Correlation between DNA size and organism complexity

The Pixie

Well-known member
If we have learnt anything from Intelligent Design it is that complexity is proportional to information. A simple image has far less information in it that a complex image, right? And so it is with DNA. There is - ID proponents assure us - no such thing as junk DNA; it is all necessary, it all holds information used to build the organism. Therefore it must be the case that the number of base pairs (i.e., the number of letters in the code; the length of the DNA molecule) must be correlated with the complexity of the organism.

An onion is a simple organism, so will have a much shorted DNA than a human, a complex organism. Except, of course, that is not so. Onion DNA has around 16 billion base pair, compared to a paltry 3 billion in human DNA.

ID proponents have numerous articles on the web that seek to address this, but none that I have seen actually say why onions can have more base pairs; they are just deflections (if you think otherwise, please do quote the article). What is happening to all that information, if it is all required?

This has been known about for decades. What prompted me to make the post is only a few years old. It turns out there could be a negative correlation between DNA length and complexity. That is, the more complex the organism, the shorter the DNA.

This article discusses how flowering plants were so successful because they had small genomes, but concludes:

Gregory is currently studying the effect of genome size on brain complexity: Smaller genomes translate to smaller neurons, which allow the brain to fit more cells and connections, he said. That parameter may have played a critical role in the development of more complex brains in vertebrates over time. And even in organisms with really complex brains, namely mammals and birds, “the other constraints that led to small genomes, most notably red-blood-cell size, could have set the stage for increased brain complexity as well,” Gregory said.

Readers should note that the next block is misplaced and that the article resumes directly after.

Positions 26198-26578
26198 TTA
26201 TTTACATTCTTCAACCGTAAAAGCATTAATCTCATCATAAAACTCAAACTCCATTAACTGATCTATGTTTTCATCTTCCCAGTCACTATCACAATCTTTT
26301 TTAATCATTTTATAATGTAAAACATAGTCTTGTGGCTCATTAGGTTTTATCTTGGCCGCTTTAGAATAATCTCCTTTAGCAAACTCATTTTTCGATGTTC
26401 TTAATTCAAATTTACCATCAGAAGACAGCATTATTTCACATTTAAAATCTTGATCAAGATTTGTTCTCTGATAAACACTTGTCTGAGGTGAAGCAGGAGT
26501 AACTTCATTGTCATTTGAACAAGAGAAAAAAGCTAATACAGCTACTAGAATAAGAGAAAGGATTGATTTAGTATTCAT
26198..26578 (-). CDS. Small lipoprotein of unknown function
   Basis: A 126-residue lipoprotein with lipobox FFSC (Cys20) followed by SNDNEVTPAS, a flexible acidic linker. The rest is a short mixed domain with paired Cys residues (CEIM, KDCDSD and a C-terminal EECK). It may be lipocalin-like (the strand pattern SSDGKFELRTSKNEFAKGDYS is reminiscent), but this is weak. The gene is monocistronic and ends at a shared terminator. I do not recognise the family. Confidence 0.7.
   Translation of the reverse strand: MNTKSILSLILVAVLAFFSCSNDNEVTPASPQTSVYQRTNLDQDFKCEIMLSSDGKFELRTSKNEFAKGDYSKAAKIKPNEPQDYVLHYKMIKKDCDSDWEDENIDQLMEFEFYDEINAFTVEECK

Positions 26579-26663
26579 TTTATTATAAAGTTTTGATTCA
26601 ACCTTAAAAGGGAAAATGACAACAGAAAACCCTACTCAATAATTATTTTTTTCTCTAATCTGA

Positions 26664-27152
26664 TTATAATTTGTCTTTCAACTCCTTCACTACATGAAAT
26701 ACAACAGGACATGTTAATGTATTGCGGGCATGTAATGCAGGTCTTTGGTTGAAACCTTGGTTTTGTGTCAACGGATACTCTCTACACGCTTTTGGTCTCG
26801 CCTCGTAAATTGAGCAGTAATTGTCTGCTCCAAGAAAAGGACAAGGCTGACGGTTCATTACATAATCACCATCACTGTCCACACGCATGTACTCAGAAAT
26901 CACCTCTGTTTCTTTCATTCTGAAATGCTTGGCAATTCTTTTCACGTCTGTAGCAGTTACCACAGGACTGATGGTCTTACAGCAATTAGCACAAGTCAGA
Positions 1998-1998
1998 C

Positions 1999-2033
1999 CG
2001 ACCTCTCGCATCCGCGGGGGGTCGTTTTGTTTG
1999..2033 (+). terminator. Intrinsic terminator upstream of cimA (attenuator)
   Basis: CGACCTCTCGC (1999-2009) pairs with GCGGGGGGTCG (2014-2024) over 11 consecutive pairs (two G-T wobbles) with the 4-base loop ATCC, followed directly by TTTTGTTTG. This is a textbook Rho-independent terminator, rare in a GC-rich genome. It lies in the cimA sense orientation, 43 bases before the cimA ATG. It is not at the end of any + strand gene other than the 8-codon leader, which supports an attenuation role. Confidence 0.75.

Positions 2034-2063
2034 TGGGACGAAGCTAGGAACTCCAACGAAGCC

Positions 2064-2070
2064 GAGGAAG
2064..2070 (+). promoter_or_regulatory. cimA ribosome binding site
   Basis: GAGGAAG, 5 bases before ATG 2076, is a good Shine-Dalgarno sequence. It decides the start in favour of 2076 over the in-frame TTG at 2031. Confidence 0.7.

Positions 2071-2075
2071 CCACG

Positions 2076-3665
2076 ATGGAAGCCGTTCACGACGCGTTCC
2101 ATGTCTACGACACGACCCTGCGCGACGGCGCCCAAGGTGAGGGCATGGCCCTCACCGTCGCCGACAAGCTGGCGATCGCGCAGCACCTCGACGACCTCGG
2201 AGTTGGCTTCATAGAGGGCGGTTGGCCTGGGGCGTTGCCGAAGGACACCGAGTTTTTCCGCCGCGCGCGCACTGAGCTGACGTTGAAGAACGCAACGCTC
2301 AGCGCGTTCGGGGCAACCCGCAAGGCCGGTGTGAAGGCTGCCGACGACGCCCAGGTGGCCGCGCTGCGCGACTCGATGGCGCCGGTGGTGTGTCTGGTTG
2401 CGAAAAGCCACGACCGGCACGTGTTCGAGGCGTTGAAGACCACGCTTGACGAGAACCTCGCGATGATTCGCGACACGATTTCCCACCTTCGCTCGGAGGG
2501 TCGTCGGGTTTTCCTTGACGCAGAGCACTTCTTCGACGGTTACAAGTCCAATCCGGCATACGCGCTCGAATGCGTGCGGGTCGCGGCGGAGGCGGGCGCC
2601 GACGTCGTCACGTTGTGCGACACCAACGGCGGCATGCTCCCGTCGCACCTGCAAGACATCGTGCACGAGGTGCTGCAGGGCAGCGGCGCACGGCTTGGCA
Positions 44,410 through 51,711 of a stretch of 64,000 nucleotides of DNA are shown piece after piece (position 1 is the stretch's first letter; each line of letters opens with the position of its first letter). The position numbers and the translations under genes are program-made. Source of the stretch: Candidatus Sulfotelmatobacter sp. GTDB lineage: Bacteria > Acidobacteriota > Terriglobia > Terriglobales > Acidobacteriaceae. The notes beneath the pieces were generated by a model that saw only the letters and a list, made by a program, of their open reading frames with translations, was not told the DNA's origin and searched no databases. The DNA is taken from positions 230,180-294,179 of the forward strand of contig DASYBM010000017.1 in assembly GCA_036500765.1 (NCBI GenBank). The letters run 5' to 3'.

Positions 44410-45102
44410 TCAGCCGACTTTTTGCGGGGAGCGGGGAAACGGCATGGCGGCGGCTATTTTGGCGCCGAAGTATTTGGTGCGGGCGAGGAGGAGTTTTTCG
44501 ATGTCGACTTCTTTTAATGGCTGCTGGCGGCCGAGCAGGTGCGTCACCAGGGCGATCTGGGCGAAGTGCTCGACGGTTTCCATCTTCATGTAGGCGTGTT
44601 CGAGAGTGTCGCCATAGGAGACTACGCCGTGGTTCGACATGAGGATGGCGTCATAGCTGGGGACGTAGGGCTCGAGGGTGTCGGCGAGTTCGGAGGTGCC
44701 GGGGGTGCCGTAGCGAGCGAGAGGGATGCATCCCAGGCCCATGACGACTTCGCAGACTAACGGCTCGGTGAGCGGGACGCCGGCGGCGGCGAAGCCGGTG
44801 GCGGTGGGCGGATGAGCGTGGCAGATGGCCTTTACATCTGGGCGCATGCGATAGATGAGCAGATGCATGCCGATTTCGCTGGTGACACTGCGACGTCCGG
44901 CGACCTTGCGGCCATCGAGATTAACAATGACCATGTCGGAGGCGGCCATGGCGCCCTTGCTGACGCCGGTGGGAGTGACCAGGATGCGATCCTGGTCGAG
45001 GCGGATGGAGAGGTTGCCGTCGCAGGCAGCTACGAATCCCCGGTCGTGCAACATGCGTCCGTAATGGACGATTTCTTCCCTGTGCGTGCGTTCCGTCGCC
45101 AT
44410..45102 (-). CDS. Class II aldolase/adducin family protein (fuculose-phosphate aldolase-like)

ferengi

Well-known member
If we have learnt anything from Intelligent Design it is that complexity is proportional to information. A simple image has far less information in it that a complex image, right? And so it is with DNA. There is - ID proponents assure us - no such thing as junk DNA; it is all necessary, it all holds information used to build the organism. Therefore it must be the case that the number of base pairs (i.e., the number of letters in the code; the length of the DNA molecule) must be correlated with the complexity of the organism.

An onion is a simple organism, so will have a much shorted DNA than a human, a complex organism. Except, of course, that is not so. Onion DNA has around 16 billion base pair, compared to a paltry 3 billion in human DNA.

ID proponents have numerous articles on the web that seek to address this, but none that I have seen actually say why onions can have more base pairs; they are just deflections (if you think otherwise, please do quote the article). What is happening to all that information, if it is all required?

This has been known about for decades. What prompted me to make the post is only a few years old. It turns out there could be a negative correlation between DNA length and complexity. That is, the more complex the organism, the shorter the DNA.

This article discusses how flowering plants were so successful because they had small genomes, but concludes: